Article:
After a spell when it all seemed to be dying down, the pandemic has returned with a vengeance. This week’s headlines are dominated by the news that the new Omicron variant is spreading remarkably quickly, with the number of new daily cases higher than they have been since the start of the pandemic. The impact is already being felt elsewhere, with patients having long waits in ambulances, and the CQC postponing inspections of acute hospitals to give staff space to focus their efforts on fighting Covid.
On Wednesday, the UK reported 78,610 new Covid cases – the highest daily total since the start of the pandemic. The previous highest figure was 68,053 on 8 January this year. At the time, the UK was in lockdown.
Prof Chris Whitty, England’s chief medical officer, warned that cases would continue to rise and records would be broken. In some parts of the country, he said, cases were doubling in under two days. The UK was experiencing epidemics of both the Delta and Omicron variants, he added, and he advised people not to mix with others unless they had to.
NHS England is to introduce an element of payment-by-results for elective work from April 2022, dropping the emergency financial system it has been operating since the start of the pandemic.
Before the pandemic hit, the NHS was in the process of introducing a blended payment model combining fixed payments with payments that depended on the number of procedures performed – that is, payment by results.
During the pandemic, providers were moved onto block contracts where they were paid a fixed amount with some top-ups. Julian Kelly, NHS England’s chief financial officer, said last week there would have to be at least a partial return to payment by results in order to meet the goals agreed with government in return for £9bn additional funding.
Nearly a quarter of patients brought to hospital in an ambulance are experiencing lengthy waits to be handed over to A&E, according to new data from NHS England.
Ambulances are meant to hand over patients within 15 minutes of arriving, but in the past week 23% out of nearly 84,000 patients brought in by ambulance waited more than 30 minutes. At seven NHS trusts more than half of patients were left waiting more than half an hour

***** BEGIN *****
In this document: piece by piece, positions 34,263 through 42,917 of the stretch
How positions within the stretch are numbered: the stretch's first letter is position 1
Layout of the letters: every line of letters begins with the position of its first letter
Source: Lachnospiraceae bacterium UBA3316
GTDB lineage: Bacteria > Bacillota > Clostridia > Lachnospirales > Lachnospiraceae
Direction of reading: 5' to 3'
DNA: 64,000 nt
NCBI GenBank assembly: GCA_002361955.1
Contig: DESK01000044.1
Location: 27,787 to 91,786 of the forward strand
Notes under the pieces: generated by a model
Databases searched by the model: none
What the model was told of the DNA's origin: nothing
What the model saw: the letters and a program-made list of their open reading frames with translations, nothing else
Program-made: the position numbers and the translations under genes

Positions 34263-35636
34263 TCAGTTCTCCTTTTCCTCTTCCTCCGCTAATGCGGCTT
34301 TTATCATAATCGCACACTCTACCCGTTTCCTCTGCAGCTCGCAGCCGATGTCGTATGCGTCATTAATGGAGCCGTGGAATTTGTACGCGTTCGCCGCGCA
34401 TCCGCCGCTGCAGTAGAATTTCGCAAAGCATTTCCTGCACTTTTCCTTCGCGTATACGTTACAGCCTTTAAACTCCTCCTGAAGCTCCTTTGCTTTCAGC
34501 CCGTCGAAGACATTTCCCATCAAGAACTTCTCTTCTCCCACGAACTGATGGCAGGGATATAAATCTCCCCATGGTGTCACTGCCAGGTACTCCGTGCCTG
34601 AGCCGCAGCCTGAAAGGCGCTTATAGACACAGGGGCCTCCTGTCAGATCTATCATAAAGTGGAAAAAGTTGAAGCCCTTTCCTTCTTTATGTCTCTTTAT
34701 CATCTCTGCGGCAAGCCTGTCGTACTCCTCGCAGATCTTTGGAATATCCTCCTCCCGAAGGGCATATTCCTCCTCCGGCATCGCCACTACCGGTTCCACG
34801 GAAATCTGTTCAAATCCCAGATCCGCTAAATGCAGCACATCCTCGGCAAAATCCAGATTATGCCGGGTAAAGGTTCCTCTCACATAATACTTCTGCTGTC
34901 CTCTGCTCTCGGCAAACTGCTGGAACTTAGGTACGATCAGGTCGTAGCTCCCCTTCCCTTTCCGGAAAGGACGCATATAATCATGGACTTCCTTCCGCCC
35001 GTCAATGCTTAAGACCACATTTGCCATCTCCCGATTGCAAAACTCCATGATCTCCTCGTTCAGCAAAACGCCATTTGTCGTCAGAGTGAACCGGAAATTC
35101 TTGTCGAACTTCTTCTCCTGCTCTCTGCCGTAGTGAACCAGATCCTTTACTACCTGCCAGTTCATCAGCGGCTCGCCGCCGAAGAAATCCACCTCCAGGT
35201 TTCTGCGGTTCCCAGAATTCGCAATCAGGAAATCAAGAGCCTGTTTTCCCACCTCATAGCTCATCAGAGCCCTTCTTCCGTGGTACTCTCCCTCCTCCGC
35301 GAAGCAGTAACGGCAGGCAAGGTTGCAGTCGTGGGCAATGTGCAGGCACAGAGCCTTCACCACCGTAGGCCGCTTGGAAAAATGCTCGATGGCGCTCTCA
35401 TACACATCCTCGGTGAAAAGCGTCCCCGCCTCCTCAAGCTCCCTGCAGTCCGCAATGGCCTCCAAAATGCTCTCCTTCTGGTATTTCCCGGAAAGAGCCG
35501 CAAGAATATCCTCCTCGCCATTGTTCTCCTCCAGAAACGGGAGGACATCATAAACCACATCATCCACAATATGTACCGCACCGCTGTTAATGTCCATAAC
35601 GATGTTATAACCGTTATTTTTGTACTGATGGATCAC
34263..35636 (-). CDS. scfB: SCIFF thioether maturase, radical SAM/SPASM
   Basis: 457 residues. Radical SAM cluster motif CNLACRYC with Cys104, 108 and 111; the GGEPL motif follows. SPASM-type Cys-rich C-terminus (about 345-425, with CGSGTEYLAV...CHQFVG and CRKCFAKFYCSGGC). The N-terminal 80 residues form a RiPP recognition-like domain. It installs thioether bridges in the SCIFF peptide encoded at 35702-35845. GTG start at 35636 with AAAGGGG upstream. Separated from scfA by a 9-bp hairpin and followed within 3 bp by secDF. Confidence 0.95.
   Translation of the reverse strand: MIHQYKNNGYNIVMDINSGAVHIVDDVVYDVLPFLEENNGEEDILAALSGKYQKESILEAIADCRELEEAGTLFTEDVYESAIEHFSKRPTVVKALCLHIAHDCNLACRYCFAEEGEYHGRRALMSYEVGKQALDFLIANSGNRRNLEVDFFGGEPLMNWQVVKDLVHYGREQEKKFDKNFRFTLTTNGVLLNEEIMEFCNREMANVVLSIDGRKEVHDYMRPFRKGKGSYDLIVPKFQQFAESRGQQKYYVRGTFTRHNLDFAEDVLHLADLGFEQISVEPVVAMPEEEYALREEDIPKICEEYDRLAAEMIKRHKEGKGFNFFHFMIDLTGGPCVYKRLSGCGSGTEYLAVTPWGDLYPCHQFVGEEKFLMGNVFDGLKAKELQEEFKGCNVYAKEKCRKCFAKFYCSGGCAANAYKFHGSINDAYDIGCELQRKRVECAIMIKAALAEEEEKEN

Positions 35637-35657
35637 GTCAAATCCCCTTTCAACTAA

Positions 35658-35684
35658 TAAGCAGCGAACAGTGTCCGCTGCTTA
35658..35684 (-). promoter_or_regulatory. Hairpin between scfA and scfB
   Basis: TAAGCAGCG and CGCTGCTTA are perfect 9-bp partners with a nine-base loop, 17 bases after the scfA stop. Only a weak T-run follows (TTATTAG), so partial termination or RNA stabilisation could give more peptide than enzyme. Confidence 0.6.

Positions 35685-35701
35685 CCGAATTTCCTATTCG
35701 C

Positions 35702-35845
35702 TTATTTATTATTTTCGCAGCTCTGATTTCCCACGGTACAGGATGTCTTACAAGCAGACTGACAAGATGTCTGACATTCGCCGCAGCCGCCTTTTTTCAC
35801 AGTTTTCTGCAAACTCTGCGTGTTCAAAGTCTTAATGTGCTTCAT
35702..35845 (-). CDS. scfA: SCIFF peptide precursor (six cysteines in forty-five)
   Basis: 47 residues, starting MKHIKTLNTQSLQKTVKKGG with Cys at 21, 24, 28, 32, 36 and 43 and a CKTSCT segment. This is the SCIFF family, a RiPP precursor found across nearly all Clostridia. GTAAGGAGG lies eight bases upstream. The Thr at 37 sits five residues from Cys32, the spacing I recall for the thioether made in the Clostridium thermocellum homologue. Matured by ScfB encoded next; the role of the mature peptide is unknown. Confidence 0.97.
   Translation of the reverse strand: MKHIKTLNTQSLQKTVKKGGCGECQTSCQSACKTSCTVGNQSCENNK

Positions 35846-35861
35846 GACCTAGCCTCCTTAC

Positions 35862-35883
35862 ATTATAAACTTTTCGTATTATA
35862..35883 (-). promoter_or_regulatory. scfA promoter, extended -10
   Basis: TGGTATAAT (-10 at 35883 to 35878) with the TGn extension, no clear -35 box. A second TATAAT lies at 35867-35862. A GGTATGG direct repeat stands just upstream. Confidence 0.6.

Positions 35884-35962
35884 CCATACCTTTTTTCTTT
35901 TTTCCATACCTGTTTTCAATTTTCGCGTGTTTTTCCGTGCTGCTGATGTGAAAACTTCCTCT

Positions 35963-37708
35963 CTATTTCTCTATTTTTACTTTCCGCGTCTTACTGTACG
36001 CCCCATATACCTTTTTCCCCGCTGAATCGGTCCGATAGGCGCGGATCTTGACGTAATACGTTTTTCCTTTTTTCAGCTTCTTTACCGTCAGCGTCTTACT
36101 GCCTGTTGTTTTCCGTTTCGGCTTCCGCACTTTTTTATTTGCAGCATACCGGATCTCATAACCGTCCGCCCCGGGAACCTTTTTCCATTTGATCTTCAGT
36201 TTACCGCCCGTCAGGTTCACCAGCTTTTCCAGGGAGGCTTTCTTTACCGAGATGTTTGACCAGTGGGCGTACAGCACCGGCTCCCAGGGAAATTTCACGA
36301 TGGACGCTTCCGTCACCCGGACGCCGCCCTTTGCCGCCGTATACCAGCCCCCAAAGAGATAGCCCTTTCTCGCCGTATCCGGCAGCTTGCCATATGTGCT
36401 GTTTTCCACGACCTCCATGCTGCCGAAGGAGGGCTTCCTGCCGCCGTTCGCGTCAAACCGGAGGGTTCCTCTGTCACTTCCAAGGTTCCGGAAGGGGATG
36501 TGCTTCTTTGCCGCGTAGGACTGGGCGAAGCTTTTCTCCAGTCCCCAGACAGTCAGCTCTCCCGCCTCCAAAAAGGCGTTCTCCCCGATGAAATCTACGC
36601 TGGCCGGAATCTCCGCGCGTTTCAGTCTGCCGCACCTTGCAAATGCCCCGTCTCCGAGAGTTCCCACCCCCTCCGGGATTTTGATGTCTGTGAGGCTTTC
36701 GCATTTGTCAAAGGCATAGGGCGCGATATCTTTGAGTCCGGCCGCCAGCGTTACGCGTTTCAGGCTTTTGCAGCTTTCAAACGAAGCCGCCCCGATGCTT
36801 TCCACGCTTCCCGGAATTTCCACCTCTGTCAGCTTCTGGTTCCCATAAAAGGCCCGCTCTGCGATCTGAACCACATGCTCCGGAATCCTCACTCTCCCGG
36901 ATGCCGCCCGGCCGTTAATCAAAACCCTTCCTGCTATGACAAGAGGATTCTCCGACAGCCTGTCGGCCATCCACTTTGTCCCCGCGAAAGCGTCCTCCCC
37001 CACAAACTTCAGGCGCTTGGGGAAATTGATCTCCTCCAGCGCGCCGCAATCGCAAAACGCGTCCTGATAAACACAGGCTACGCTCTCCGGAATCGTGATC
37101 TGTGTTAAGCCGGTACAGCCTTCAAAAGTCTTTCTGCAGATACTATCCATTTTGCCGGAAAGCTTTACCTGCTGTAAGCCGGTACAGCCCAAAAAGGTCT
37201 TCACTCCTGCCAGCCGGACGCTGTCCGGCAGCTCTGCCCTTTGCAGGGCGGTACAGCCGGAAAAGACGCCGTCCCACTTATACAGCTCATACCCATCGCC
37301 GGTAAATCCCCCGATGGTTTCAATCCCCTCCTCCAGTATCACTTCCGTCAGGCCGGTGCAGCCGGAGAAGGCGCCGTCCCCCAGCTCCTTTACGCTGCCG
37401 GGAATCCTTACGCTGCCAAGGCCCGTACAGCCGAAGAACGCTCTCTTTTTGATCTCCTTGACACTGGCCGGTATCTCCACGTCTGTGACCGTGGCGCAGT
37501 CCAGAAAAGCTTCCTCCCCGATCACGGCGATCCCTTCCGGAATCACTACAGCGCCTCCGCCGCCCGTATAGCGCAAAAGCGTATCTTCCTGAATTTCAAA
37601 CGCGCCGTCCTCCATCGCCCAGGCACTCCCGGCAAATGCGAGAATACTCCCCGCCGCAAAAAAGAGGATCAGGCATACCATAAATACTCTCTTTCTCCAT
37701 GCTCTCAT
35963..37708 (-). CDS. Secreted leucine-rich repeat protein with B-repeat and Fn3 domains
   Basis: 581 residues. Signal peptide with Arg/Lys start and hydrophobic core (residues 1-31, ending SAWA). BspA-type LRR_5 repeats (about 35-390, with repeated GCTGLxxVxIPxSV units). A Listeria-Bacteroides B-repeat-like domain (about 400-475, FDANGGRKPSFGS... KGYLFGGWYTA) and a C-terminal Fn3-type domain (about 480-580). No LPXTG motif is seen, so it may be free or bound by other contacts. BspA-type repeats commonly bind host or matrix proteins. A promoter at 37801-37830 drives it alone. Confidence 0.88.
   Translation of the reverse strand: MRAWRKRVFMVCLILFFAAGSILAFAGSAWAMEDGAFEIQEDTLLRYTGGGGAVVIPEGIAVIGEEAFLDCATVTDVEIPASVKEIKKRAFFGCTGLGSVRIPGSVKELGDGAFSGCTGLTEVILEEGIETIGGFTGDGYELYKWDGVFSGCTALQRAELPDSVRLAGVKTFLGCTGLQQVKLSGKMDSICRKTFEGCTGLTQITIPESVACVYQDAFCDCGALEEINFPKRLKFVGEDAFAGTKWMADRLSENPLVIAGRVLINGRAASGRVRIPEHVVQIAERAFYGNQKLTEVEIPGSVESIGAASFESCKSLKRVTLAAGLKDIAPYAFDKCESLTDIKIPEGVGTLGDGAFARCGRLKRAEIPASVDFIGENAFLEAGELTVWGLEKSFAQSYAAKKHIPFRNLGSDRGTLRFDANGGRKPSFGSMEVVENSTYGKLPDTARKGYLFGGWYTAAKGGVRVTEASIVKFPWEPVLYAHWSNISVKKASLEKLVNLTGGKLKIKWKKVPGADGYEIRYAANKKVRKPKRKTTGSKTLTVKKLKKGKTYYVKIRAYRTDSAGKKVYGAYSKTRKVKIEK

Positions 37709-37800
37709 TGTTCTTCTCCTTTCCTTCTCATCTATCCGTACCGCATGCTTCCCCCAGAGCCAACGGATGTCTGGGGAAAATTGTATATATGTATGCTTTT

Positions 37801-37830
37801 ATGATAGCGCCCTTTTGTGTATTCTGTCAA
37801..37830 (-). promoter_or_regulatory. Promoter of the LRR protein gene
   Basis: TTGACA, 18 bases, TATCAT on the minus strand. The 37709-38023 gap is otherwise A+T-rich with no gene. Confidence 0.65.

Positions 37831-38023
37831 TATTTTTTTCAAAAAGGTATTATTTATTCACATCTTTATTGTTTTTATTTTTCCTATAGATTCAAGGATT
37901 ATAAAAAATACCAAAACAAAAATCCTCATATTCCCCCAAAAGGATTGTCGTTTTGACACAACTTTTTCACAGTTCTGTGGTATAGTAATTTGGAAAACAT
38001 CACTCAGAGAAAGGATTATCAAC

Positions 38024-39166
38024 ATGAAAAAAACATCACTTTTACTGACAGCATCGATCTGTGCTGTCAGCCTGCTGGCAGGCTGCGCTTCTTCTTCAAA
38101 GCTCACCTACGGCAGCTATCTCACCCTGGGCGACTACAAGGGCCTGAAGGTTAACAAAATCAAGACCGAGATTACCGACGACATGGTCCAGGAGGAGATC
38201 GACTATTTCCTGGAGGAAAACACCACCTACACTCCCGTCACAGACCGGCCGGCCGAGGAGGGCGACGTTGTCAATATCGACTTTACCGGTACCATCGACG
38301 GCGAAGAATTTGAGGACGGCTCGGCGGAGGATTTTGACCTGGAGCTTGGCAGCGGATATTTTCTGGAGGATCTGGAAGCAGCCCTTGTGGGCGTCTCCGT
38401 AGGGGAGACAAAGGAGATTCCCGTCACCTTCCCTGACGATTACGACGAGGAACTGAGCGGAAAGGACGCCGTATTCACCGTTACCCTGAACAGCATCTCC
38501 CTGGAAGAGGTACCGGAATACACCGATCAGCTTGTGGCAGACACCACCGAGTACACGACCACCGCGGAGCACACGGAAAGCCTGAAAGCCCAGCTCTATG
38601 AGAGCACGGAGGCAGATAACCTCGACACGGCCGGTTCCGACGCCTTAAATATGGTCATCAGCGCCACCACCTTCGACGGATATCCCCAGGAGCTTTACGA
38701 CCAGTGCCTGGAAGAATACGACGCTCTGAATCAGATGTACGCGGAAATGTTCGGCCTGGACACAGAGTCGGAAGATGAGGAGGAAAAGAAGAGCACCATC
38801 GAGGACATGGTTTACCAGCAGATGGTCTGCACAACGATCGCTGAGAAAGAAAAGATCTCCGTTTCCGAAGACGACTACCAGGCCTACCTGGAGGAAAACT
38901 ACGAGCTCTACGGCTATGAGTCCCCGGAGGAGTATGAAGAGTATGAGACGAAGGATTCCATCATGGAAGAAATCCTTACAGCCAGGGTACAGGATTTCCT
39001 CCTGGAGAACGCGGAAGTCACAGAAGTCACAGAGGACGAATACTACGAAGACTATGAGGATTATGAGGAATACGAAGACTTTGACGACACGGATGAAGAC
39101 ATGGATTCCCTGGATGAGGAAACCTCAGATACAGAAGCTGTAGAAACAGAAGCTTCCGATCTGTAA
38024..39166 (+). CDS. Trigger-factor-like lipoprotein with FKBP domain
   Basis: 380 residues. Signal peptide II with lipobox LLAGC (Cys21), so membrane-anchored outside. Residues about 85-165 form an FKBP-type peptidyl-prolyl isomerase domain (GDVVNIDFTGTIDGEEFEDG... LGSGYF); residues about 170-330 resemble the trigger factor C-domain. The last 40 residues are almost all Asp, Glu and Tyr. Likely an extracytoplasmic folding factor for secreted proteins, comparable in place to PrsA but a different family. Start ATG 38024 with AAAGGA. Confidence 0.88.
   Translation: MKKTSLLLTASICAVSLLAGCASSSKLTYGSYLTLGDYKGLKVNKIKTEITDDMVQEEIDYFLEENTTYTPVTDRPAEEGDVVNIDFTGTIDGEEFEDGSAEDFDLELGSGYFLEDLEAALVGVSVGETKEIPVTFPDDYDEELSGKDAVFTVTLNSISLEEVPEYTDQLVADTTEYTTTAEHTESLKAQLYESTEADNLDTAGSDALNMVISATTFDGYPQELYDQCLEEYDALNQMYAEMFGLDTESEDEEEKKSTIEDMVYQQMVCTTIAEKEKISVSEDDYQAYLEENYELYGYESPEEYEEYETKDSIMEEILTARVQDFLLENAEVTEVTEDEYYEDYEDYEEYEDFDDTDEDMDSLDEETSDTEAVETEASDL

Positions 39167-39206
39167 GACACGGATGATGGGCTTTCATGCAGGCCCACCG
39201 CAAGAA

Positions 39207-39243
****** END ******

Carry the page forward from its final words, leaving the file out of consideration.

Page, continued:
As the number of Covid infections rises steeply, it’s likely that even more patients will face lengthy waits, potentially putting them at risk.
The Care Quality Commission (CQC) has postponed on-site inspections in acute hospitals, ambulance services and general practice for the next three weeks with immediate effect – except in cases where it has evidence of risk to life, or the immediate risk of serious harm to people.
The regulator has made the decision in the hope of reducing pressure on the NHS as it responds to the new Covid variant. In a statement it said that the “acceleration of the vaccine booster programme, announced yesterday in response to alarming new data about the spread of the Omicron variant, will require a massive effort from the NHS which is already under severe pressure.”
Leeds Teaching Hospitals NHS Trust has developed an app to help liver transplant patients manage their health after their operation.
The mobile app, which is called TAPP, provides users with access to a resource hub with information from trusted sources. It also enables them to communicate easily with their clinical team.
The tool, which was developed as part of the Healthcare Entrepreneur Exchange Programme, has been received positively by patients who have used it. The clinical team hopes to roll it out across national and international healthcare markets, with the help and support of an international entrepreneur programme.